Find out which books can make your vacation an unforgettable adventure – Culture

Now that some of us are planning to travel again, albeit temporarily, it’s time to consider the delightful matter of holiday reading. Everyone has their own idea of ​​what it should be like. Mine was formed at the end of a high school weekend in the 1970s, when my friend Michelle and I boarded her parents’ truck for a long, monotonous drive from Massachusetts to New York.

The end of the holidays is a cause for sadness. There were no cell phones to entertain us at the time, and the darkness kept us from flirting with cute guys in other cars. We were surrounded by boredom like the sisters of The search for lovein Nancy Mitford, speculating endlessly on what time represented. What she saved us was the only book Michelle pulled out of her bag: The silver crownby Robert C. O’Brien.

Reading that book in that car at that moment turned one of the worst parts of the journey – the actual journey – into an interlude of pleasure. The silver crown is the story of a girl who receives a glittering crown on her 10th birthday and is chased by mysterious figures with nefarious intentions. This moved us and made us uncomfortable. We took turns reading with a flashlight: Michelle would read a chapter, then it was my turn to flip the book back and forth as we lay among the luggage and shopping bags in our car.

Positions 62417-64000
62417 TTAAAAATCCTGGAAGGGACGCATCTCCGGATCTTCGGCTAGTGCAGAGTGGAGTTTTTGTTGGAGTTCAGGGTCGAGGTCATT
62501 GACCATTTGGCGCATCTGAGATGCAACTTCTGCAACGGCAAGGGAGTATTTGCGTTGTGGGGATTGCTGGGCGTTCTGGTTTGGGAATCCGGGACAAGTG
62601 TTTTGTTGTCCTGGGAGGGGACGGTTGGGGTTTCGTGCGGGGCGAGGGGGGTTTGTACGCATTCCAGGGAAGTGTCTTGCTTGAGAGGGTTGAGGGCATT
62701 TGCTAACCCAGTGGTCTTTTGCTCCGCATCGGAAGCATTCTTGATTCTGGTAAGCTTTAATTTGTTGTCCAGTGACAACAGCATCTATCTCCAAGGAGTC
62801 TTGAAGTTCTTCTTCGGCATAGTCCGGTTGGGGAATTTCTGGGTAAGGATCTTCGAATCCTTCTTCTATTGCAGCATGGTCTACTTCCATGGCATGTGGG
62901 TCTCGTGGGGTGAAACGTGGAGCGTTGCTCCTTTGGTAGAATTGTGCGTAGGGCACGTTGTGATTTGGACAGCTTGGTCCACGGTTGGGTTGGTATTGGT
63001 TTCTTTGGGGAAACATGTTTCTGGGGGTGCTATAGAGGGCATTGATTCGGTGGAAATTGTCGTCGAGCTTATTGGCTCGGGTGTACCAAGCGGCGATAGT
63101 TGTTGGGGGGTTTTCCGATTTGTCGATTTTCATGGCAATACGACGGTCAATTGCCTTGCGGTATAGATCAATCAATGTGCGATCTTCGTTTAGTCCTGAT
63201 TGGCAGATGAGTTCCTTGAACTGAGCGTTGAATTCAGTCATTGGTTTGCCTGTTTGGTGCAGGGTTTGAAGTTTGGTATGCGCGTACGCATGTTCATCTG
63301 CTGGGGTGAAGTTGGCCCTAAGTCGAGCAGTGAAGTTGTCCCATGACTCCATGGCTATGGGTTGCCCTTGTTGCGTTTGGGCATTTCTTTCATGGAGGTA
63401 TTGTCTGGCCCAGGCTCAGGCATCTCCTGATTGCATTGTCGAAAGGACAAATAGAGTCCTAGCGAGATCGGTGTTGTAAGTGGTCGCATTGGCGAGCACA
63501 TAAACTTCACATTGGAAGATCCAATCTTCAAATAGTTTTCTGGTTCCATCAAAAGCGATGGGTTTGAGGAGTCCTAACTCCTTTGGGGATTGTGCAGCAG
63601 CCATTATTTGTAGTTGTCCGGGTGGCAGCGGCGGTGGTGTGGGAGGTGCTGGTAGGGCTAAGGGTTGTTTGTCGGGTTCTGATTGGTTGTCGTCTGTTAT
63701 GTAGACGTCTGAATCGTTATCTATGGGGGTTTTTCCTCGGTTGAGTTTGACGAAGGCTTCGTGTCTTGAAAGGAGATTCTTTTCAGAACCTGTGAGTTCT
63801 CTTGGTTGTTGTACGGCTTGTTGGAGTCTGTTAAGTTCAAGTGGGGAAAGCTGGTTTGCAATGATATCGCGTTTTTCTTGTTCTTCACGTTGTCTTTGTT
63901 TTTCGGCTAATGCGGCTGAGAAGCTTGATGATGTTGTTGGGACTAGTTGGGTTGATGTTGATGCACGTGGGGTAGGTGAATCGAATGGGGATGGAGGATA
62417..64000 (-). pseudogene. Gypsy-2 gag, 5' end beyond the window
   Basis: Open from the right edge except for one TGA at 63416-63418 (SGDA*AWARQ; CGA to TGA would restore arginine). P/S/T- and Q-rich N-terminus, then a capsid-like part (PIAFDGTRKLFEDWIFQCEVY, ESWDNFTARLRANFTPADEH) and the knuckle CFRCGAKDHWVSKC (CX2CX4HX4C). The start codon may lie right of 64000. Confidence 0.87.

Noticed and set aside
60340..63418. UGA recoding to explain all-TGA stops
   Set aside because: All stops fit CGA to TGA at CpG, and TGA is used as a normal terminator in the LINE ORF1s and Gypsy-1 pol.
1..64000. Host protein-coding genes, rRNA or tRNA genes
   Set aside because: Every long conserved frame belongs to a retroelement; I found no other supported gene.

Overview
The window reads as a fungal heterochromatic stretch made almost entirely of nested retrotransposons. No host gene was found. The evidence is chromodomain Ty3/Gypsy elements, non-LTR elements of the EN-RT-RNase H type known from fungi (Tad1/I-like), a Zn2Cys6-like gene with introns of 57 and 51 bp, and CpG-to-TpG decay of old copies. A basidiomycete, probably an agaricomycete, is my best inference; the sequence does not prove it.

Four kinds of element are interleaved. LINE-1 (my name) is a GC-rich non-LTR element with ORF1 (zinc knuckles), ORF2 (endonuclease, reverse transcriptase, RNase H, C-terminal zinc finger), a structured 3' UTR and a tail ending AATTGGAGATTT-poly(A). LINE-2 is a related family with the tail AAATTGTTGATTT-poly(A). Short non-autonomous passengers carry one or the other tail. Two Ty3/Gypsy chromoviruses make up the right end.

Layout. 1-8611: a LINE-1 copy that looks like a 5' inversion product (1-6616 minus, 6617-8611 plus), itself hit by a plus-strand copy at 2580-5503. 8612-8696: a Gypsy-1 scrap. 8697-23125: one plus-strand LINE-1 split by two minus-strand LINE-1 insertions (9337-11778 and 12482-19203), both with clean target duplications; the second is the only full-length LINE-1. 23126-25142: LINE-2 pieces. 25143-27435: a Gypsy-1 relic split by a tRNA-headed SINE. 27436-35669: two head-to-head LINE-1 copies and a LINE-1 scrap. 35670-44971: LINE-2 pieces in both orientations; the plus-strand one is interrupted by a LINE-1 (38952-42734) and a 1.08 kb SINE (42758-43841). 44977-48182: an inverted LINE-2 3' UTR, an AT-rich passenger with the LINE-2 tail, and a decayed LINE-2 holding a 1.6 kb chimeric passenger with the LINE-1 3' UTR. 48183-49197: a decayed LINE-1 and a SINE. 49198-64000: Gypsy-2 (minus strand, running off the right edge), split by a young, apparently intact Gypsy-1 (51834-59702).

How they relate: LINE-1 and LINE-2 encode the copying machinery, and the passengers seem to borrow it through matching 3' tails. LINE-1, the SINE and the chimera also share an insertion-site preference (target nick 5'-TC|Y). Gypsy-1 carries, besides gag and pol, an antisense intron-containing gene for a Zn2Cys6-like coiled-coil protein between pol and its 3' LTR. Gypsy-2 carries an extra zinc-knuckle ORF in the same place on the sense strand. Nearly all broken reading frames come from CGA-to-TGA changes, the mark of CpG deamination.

I don’t remember what we did the rest of the weekend, but it was the best road trip I’ve ever done, and it forever cemented in me the idea that a holiday book has nothing to do with where you are – it can. be a destination in itself.

Relaxing your head in those in-between moments – waiting at the gate to board the plane, getting in the back seat of the bus, lying in bed during your first night of jet lag-induced sleeplessness in a distant country – the book can refresh you, because heals your boredom, soothes your anxiety and provides stability and consistency.

Not everyone thinks of a book as a security blanket. My husband feels that his vacation reading of him – ideally done lying on a cot – is the only time he can truly immerse himself in a guilt-free book. Other travelers like to combine material with travel. I applaud them and, if I were less casual, I would too. What better way to enhance your trip to Morocco than to see it through the expert eyes of Paul Bowles, and what better opportunity to understand the origins of modern Italy than to read the leopardin Giuseppe Tomasi di Lampedusa?

Anyone who thinks of hiking in the wilds of Western Australia, or any woman who wants to make the journey on her own, will only be inspired by the reading first. trails, by Robyn Davidson, on the epic hike from Alice Springs to the coast, accompanied by a dog and four camels. Travel to London after reading Carlo Dickens It’s a lot of fun, not just because of its writing, but because of its geography – how exciting it is to walk down the real Chancery Lane after reading it so memorably portrayed in The dark house.

Then there is the writing of the journey itself. The works of classic travel writers, people like Jan MorrisRyszard Kapuscinski, Patrick Leigh Fermor, Paul Theroux, Rebecca West and herodotus take readers on two trips at the same time. One is the physical and intellectual journey, of course, the journey through Poland or Greece or Venice in Italy and the history of those places.